Cover Letter

    Getting to the interview will not happen unless your resume is powerful. Still, a recruiter might not even look at the resume without a compelling cover letter. Even more than the resume, a cover letter allows the job candidate to demonstrate competence in written communication, according to career counselors at Andrews University. A cover letter for dream job will tell the story, briefly, of who you are and why this employer appeals to you. You might, however, have to communicate in greater depth.

    Interview

    Whoever sits on the other side of that desk at your dream job interview will have a lot of say whether you get that desired job. You want to go in with strong communication skills and a friendly demeanor. Recognize that recruiters like detailed answers and not fluff like “I’m dependable and have a strong work ethic.” Keep your side of the dialogue going without interrupting or dominating the conversation. Above all, demonstrate knowledge of the company and the market it occupies.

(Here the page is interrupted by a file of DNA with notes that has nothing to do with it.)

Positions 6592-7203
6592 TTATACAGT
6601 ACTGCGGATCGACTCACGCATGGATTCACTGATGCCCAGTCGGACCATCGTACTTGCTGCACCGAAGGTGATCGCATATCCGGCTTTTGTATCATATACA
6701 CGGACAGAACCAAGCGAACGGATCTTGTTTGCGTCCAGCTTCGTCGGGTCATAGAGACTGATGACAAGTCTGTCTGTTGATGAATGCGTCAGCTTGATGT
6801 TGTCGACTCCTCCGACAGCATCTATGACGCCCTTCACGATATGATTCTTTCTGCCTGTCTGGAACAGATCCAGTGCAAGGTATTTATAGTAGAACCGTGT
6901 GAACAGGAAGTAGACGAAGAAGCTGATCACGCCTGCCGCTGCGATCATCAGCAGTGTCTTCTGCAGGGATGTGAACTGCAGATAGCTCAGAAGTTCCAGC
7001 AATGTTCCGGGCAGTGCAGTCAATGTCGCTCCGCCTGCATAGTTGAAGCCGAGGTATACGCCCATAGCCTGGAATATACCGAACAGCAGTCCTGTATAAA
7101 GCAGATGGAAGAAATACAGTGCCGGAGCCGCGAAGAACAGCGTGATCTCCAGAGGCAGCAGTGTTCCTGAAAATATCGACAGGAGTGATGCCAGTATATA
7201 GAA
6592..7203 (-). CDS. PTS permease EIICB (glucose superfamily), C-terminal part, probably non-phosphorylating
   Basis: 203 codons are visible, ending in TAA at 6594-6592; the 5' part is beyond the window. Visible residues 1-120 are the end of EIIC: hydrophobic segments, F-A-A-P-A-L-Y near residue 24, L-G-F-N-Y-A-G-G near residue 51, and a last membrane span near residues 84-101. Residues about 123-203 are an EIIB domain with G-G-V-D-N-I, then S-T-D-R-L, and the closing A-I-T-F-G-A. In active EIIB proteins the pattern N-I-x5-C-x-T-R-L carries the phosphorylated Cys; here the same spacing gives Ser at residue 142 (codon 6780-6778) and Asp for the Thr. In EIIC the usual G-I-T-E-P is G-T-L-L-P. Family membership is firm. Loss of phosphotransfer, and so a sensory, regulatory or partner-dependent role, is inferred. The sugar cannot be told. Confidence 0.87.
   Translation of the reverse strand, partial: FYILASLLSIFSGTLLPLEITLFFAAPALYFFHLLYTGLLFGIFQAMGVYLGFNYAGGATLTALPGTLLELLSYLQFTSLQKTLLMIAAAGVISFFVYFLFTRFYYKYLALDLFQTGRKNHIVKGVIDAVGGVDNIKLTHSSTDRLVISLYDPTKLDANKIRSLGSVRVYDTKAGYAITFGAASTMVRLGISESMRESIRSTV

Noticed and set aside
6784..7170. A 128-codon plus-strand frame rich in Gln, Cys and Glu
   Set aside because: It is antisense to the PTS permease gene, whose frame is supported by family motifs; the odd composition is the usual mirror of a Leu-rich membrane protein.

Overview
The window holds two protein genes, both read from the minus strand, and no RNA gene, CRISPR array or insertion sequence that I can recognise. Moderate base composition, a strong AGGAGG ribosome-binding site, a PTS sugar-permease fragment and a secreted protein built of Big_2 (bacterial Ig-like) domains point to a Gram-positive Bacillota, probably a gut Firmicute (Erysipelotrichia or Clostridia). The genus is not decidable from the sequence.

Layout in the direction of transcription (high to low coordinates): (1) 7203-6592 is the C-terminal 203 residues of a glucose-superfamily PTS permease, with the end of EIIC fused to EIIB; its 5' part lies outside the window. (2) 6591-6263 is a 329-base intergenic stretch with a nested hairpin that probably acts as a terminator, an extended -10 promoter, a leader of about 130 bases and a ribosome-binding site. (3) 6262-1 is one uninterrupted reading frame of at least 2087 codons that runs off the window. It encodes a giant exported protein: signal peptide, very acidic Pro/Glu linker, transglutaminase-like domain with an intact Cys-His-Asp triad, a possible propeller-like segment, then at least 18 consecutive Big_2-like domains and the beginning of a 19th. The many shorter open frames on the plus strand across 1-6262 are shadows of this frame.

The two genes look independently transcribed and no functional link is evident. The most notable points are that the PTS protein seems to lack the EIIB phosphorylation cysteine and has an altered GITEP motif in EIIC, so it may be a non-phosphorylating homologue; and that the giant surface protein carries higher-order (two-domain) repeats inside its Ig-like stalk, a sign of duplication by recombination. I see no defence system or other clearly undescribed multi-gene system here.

Interview Questions

    Getting a handle on what questions you may be asked always works to your favor. Career coach Lauren Hamer argues that this is both doable and necessary. You can reasonably predict questions by looking at the company’s reviews on sites like Glassdoor.com; by reviewing your own resume thoroughly; by examining the job description; and – this is not a weakness – by asking the recruiter about the interview process when scheduling the appointment.

    Interview Answers

    Knowing the answers in advance, of course, gives you an edge when formulating answers. How to answer what is your dream job should be easy if you have done the work of self-examination, soliciting feedback and researching the possible employer. While details and substance are important to every answer, brevity is also attractive in a candidate. Needless to say, try not to over-answer.